Entering Middle or High School

Adjust to a New Structure

Since your child will likely be changing classes every period, create a book with pictures of his or her teachers, along with their names and the class they teach. Review as often as you can before school starts. You may need to continue it for a while because the new structure is such a big change.

Go to the school before it is in session and walk through your child’s schedule with him or her, going from class to class. Talk about the route your child will take. Again, use a friend if you can.

Try a Sport

If your child is interested in sports, maybe check into your child being the manager for a team. Some of the fall sports may already be practicing. Offer to be the team mom (or dad).

Minimizing Stress and Anxiety

Be enthusiastic, but not overly so. Talk about it, but not too much. You have to gauge what your child needs without raising his anxiety level. Excited/enthusiastic is good, excited/anxious, not so much.

Talk about how the morning routine will change once school starts. You might even consider starting the routine a few days in advance. Have your child help you create the new visual schedule or whatever else you use to help keep him on track.

Talk about lunchtime—where it will be and what your child will eat. Will she eat in a cafeteria or bring a lunch every day? Have the same discussion about snacks if appropriate.

Here are a few activities you can try that have worked for other parents:

Create a Summer Scrapbook

Create a book with your child of all the activities you did this summer. It can be as easy as notebook paper tied together with yarn. Draw pictures, write stories—or perhaps you collected some postcards on a trip? While it may seem like the summer just flew by, this will help you remember all the things you did! You might share this with the teacher or there may a chance to share it with the class after school starts (a show-and-tell kind of thing).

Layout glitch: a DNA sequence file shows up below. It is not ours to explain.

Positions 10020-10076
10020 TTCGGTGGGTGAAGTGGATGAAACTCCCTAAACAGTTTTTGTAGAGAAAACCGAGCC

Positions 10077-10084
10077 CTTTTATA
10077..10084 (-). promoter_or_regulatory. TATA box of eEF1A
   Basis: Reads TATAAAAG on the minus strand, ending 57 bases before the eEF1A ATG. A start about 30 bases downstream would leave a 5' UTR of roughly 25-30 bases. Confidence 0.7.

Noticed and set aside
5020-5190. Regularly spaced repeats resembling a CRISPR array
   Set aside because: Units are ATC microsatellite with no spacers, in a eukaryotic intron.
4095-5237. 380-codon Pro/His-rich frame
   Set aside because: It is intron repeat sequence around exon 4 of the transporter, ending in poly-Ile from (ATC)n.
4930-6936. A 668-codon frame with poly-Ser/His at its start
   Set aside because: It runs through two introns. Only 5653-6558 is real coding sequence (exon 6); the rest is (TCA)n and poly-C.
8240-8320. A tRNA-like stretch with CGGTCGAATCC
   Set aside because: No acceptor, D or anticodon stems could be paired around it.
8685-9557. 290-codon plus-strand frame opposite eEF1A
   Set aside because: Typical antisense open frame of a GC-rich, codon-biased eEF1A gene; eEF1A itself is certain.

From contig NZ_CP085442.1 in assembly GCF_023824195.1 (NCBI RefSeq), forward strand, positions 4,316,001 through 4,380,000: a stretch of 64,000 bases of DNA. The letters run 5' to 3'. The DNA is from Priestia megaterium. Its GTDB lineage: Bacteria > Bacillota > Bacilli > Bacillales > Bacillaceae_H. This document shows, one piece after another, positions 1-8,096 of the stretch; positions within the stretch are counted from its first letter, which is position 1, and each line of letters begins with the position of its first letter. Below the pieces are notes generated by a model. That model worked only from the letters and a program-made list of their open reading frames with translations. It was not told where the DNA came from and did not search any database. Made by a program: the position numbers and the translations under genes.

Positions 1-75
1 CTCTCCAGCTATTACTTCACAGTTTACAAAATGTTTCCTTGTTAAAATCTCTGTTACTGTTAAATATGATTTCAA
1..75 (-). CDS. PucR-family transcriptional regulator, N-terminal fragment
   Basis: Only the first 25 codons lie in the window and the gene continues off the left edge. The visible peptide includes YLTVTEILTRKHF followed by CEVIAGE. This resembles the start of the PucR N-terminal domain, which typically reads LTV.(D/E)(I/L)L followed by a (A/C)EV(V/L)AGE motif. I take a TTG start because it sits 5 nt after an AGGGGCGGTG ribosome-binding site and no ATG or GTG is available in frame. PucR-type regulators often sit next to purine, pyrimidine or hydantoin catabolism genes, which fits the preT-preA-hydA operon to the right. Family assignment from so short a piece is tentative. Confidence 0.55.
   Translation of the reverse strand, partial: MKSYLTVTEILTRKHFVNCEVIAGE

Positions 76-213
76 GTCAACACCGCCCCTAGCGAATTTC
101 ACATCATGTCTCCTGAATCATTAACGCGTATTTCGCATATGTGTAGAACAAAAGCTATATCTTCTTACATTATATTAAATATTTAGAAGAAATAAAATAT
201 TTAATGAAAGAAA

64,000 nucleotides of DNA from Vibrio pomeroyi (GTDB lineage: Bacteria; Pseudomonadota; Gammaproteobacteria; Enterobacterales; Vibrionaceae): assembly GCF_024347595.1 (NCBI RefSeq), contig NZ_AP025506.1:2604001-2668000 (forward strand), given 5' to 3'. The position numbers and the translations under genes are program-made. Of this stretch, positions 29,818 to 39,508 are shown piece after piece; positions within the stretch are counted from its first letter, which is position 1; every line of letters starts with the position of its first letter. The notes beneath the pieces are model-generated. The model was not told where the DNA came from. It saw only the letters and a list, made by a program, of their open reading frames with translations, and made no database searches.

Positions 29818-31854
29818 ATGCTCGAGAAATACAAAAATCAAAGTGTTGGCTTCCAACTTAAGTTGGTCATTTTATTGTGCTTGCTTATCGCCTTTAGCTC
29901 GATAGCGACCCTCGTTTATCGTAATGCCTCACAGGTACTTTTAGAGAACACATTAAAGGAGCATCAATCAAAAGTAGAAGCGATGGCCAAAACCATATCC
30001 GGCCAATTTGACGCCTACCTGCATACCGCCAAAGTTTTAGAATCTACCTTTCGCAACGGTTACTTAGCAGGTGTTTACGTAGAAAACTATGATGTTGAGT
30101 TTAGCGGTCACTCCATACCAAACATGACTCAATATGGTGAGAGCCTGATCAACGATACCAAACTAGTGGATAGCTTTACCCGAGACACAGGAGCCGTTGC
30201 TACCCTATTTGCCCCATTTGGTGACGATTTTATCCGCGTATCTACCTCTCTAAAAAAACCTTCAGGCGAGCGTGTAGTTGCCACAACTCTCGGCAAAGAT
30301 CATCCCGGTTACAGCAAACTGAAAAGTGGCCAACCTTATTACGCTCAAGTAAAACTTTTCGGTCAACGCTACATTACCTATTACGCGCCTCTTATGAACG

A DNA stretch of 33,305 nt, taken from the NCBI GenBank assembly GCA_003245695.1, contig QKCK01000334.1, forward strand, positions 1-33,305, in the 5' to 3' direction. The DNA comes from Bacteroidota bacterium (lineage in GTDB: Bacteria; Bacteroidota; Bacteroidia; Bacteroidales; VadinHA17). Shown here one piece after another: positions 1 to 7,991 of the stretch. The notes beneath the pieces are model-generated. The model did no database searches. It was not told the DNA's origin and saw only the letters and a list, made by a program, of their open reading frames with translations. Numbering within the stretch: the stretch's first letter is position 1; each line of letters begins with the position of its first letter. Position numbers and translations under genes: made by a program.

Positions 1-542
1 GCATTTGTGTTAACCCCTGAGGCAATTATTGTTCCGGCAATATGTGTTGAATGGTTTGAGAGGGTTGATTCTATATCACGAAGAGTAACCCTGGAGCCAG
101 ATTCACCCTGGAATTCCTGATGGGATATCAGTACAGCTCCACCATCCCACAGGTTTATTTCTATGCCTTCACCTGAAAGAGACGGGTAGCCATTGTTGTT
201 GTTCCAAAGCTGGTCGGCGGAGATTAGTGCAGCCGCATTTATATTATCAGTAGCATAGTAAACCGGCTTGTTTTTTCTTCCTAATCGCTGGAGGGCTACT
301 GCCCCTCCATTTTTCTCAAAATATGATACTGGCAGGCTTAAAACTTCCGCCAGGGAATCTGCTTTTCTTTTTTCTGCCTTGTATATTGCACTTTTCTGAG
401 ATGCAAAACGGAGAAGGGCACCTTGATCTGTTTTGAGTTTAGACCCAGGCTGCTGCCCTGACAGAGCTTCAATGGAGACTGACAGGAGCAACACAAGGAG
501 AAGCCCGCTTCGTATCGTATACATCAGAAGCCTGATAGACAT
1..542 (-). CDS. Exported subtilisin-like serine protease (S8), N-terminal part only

Plan a School Supplies Outing

Go shopping for school supplies together. Go to a store at a time when it will not be crowded. Allow plenty of time so you don’t feel rushed. Think about what will work best for your child: Should you plan on getting all the supplies at one time or do you break it into two visits? You want it to be a fun time. There is nothing quite like picking out a new backpack! And brand new crayons and pencils—it doesn’t get any better than that!

Other Activities to Help Minimize Stress and Anxiety

  • Practice walking to school (or however you get there) after breakfast one day before school starts.
  • Select in advance the outfit your child will wear the first day of school. This will minimize stress and anxiety. You might even have a backup (just in case).
  • Plan on a transition object for your child to take into the classroom, even something as simple as an apple or some flowers.
  • Plan for a special dinner the night before school.
  • Plan on what breakfast you will have that morning, too.
  • Plan for a treat after the first day of school.

You might also think ahead and talk to their teacher for the following year about what transition activities you could start then for the following year. Having a plan spread out over a longer time will make it easier on your child and take some of the pressure off you.

Have questions? Need more information?
Contact Jayne at

Special thanks to the parents on Facebook who contributed ideas to this article.

Jayne Dixon Weber, Director, Community Services

Jayne Dixon Weber
Jayne has been a member of the NFXF team since 2007 and currently serves as the director of education and support services. She has two children—one, an adult son with Fragile X syndrome, the other, a daughter who is an occupational therapist. In addition to assisting with the development of the NFXF’s Adolescent and Adult Project, Jayne authored the book Transitioning Special Children into Elementary School and is the editor for the book Children with Fragile X Syndrome: A Parents’ Guide. She is also the co-leader of the Colorado Fragile X Community Support Network group. Jayne likes to read, enjoys photography, and goes for a walk every day.